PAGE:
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Wi-Fi Basics

By: Tracy Whitelaw - Updated: 14 Dec 2012 | comments*Discuss
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Many people who are at least slightly interested in technology will have heard of the term 'wi-fi'. Many people have an idea that it has something to do with the internet, but most don't know exactly what it is. Let's take a look at some of the basic ideas of wi-fi technology and how it applies to you.

What is Wi-Fi?

Wi-fi is basically a wireless technology that is owned by a consortium of companies known as the Wi-Fi Alliance. These companies work together to produce a variety of products that are based around a standard known as 802.11. This is simply a term for wireless connectivity and generally wi-fi includes VoIP (voice over IP on computers), video gaming, internet access and more. Wi-fi is supported by all types of computer operating systems including Windows and Mac. The term 'wi-fi' actually means wireless fidelity and was created by the wi-fi alliance when the technology was developed.

Uses for Wi-Fi

A wi-fi enabled device is capable of connecting to the internet when it is within range of a wireless network. A wireless network is simply a point that is connected to the internet and emits a wireless signal that you can connect to in order to also get access to the internet. These are often called wireless 'hotspots' and in many areas these can be accessed for free in shopping centres, hotels, cafes and libraries.

Many cities have far reaching wireless networks that are all connected together through a variety of access points. Some wireless access through a wi-fi enabled area requires a password to be given out before access is granted, but generally it is becoming more widely available for a nominal charge or for free. Many businesses and universities rely on wi-fi to have all their employees or all students able to access the internet at the same time.

Wi-Fi in your Home

If you want to have wi-fi in your home, it can be relatively cheap and easy to set up your own wi-fi network. As long as you have an internet service provider and a modem/router with a wi-fi access point you are able to set up a wi-fi network. This network means that your entire home can use the network, which means a variety of people in your home can connect to the internet at the same time in different places in the home.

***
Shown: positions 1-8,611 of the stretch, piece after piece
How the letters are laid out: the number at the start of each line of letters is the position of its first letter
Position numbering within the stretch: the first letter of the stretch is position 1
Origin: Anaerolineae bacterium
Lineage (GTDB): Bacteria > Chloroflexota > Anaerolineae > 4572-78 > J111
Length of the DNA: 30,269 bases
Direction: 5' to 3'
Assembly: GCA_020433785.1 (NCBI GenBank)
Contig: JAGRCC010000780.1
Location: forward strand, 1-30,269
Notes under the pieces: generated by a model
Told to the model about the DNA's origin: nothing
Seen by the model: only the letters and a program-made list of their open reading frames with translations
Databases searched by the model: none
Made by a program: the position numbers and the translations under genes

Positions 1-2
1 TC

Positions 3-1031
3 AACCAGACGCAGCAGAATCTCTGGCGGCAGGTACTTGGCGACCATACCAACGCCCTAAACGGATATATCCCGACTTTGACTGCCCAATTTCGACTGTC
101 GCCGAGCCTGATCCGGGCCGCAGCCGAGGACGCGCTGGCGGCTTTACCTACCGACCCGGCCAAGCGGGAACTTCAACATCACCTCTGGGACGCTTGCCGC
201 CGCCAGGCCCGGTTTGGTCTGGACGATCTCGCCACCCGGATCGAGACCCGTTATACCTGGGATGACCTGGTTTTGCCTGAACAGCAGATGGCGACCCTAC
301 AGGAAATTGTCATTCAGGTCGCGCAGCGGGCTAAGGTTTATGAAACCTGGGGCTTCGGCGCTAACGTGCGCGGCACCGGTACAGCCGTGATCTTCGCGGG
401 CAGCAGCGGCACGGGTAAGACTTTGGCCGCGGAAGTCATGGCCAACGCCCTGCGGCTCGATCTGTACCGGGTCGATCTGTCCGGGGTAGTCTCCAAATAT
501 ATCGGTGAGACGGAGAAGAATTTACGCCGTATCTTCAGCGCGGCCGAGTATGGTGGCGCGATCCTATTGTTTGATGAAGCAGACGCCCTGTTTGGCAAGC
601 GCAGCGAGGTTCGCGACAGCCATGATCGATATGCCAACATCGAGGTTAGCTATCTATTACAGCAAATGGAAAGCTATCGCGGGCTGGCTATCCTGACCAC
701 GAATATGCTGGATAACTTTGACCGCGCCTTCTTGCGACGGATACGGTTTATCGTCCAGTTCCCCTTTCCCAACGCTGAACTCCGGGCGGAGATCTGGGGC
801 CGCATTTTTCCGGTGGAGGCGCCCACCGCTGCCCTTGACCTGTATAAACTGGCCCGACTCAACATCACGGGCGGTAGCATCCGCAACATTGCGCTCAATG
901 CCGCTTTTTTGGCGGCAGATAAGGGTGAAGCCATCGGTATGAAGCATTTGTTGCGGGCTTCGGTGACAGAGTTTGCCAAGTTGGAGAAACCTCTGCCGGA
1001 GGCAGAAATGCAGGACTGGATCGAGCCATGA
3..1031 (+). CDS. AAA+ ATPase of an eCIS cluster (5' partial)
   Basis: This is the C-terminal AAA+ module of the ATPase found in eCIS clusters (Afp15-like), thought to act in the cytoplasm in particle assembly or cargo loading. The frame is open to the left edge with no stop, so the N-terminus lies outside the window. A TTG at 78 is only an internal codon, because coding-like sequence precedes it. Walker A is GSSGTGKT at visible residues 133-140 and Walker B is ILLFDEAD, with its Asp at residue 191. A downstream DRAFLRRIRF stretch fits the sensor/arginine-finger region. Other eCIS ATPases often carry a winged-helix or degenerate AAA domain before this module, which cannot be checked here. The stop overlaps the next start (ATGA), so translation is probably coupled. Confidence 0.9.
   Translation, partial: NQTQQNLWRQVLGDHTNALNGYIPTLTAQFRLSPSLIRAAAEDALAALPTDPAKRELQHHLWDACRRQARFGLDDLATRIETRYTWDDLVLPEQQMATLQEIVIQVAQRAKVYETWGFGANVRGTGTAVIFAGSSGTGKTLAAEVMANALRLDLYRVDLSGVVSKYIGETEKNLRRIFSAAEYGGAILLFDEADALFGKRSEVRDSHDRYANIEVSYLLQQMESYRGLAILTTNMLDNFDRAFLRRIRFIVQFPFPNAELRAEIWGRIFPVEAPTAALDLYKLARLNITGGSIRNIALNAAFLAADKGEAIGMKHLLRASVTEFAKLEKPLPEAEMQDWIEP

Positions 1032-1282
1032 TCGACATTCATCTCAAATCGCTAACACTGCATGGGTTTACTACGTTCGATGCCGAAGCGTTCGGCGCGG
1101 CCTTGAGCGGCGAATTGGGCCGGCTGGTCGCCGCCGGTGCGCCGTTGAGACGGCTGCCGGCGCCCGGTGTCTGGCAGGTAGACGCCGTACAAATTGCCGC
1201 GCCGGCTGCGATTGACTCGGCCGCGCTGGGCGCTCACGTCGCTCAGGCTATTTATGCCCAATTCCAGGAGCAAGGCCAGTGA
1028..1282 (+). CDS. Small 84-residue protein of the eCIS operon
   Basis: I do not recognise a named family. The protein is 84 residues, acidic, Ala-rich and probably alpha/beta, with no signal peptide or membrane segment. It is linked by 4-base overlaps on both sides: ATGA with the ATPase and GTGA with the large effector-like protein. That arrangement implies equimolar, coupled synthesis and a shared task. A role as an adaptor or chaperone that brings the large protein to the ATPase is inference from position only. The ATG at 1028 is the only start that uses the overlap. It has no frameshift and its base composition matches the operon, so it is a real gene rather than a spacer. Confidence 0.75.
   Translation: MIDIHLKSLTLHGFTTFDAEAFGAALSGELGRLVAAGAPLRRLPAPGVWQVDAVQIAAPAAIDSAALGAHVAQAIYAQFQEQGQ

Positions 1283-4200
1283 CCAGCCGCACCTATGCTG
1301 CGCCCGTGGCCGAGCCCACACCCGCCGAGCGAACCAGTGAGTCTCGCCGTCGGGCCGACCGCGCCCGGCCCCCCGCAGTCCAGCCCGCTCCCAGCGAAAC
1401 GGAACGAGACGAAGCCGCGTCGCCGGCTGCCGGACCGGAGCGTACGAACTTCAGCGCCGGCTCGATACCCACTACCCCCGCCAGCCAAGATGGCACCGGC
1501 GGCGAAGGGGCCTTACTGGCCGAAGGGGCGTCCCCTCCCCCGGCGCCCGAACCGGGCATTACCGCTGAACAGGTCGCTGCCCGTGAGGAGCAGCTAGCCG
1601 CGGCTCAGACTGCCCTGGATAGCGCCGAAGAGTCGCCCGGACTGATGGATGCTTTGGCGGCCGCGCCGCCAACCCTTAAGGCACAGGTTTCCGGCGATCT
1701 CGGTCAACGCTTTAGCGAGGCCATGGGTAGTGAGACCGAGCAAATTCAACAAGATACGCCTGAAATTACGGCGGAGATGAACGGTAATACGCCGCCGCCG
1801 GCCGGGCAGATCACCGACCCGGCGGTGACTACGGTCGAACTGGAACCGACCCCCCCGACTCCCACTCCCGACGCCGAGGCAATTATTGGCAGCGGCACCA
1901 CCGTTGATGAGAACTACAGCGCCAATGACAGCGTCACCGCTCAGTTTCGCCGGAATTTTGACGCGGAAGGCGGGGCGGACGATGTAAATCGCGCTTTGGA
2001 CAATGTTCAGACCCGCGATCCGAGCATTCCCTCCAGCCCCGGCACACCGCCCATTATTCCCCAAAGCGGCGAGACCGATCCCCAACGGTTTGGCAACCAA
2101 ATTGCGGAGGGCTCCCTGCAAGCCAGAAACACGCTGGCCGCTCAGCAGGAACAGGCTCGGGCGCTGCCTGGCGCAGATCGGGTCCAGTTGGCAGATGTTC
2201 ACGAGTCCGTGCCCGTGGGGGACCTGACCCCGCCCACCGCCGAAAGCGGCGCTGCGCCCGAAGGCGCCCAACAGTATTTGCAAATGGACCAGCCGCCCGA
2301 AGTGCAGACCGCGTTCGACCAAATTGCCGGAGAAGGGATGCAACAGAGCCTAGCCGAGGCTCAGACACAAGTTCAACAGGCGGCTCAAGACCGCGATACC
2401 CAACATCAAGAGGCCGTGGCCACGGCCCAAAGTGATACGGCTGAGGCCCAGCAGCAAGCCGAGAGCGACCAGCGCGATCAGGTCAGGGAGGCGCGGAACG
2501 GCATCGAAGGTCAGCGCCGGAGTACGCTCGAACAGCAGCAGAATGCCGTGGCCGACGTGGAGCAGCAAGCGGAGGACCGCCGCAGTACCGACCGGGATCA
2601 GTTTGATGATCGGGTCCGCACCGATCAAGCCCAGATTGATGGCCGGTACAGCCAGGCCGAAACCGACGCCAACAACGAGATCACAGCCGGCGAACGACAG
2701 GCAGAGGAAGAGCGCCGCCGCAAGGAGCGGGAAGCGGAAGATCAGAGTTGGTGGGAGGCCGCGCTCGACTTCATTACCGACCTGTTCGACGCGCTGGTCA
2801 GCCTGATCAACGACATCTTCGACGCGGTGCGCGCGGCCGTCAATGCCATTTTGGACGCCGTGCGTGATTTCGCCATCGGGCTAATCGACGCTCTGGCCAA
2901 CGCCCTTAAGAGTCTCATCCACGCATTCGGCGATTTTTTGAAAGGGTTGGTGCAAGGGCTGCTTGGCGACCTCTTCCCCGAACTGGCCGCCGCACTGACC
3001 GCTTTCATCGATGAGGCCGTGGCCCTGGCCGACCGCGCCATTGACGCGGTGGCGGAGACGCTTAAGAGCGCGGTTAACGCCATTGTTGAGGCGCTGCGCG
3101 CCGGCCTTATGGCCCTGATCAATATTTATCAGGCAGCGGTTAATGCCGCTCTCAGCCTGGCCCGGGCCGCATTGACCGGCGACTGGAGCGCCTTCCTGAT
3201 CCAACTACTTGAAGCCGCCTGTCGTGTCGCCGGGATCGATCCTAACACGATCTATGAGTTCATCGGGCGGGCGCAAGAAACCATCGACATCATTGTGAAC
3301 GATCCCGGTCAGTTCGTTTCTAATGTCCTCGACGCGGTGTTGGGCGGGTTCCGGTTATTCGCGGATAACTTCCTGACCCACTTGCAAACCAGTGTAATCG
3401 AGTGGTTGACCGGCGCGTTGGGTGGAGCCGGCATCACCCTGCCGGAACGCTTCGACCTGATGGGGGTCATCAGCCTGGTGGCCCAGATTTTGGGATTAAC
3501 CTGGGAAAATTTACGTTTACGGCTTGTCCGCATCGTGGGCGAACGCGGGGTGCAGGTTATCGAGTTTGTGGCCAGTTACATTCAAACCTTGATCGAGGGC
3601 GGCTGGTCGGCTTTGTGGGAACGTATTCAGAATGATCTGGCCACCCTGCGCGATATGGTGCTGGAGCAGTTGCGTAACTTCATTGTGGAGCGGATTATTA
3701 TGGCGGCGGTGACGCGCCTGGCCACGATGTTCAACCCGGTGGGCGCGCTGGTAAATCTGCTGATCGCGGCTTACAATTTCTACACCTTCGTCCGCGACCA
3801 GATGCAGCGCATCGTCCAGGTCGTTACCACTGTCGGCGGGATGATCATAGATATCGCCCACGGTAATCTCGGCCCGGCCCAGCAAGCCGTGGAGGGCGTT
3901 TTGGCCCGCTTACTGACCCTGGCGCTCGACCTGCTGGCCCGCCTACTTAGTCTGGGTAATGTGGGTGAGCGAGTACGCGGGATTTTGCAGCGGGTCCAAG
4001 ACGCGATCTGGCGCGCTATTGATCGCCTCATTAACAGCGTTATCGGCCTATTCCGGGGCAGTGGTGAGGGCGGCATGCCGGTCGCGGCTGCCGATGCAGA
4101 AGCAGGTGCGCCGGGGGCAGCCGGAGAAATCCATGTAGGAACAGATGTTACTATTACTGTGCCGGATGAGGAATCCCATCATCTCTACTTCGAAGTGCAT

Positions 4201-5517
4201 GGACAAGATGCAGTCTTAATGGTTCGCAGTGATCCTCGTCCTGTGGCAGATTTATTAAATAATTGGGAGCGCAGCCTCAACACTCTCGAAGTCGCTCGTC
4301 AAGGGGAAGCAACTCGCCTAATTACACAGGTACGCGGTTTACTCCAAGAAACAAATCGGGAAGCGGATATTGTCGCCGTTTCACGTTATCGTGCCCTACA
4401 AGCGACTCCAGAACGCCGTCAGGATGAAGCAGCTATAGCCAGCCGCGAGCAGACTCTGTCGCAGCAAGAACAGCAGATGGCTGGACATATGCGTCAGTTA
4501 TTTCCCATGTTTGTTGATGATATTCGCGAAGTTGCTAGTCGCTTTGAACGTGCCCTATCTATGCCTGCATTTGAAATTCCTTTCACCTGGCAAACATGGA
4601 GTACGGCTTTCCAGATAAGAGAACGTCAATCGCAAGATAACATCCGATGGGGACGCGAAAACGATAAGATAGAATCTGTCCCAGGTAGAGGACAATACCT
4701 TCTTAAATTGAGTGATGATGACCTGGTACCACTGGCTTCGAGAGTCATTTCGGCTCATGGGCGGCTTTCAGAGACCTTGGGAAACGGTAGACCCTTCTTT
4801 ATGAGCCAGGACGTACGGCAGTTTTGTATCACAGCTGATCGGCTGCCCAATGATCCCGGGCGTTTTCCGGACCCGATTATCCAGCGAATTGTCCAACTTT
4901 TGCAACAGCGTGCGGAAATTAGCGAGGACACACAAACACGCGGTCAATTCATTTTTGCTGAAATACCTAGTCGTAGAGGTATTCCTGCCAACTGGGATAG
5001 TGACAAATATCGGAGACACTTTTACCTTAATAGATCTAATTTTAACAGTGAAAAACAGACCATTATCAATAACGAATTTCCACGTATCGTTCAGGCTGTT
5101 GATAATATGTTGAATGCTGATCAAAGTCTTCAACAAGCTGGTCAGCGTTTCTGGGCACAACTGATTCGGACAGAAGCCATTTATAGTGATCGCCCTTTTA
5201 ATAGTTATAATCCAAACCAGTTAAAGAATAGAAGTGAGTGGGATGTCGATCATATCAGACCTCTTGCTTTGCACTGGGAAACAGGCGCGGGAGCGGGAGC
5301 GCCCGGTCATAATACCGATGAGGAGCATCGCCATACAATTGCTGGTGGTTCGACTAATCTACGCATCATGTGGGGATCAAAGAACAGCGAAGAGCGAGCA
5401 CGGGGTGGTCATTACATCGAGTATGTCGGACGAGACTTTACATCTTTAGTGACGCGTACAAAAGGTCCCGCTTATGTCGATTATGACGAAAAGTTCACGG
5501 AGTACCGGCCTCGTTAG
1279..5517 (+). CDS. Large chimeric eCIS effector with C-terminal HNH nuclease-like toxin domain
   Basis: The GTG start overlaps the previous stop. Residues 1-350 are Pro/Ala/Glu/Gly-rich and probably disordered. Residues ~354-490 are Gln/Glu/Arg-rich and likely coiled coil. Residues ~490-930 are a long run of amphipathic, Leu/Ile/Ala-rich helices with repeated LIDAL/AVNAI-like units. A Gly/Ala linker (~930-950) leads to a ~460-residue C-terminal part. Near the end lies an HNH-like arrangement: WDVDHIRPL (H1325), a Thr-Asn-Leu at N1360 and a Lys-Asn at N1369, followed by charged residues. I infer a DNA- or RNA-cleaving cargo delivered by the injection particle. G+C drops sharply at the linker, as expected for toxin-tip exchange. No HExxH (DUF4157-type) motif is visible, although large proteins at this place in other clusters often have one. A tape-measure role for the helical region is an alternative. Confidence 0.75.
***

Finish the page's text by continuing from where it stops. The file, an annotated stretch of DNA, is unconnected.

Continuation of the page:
This means that you can be using your PC in one room whilst another family member uses theirs in another room. Also, if you have devices that have wi-fi capabilities such as a mobile phone, digital camera, iTouch and more.

Most new laptops now have wi-fi built in and thus are able to connect to wireless points as soon as they are out of the box. If you set up a wi-fi network in your home, it's a good idea to put a password on it to protect yourself from 'piggybacking'. Piggybacking is a term that is used when people will connect to your wireless network without your permission. This is easily done if you don't have a password to protect it, so ensure when you set it up you use either a WEP or WPA password. These are simply different ways of encrypting your connection so that other people can't get free access to it.

The Future of Wi-Fi

As we move towards easier access to technology, wi-fi continues to evolve to suit the advancing technology of the time. Variations on the original wi-fi technology adapt the ease and accessibility of wi-fi and more cities are using it as a free service for their citizens. Wi-fi will continue to grow in popularity and eventually most areas will have free wi-fi enabling you to access the internet at any point in time, no matter where you are.

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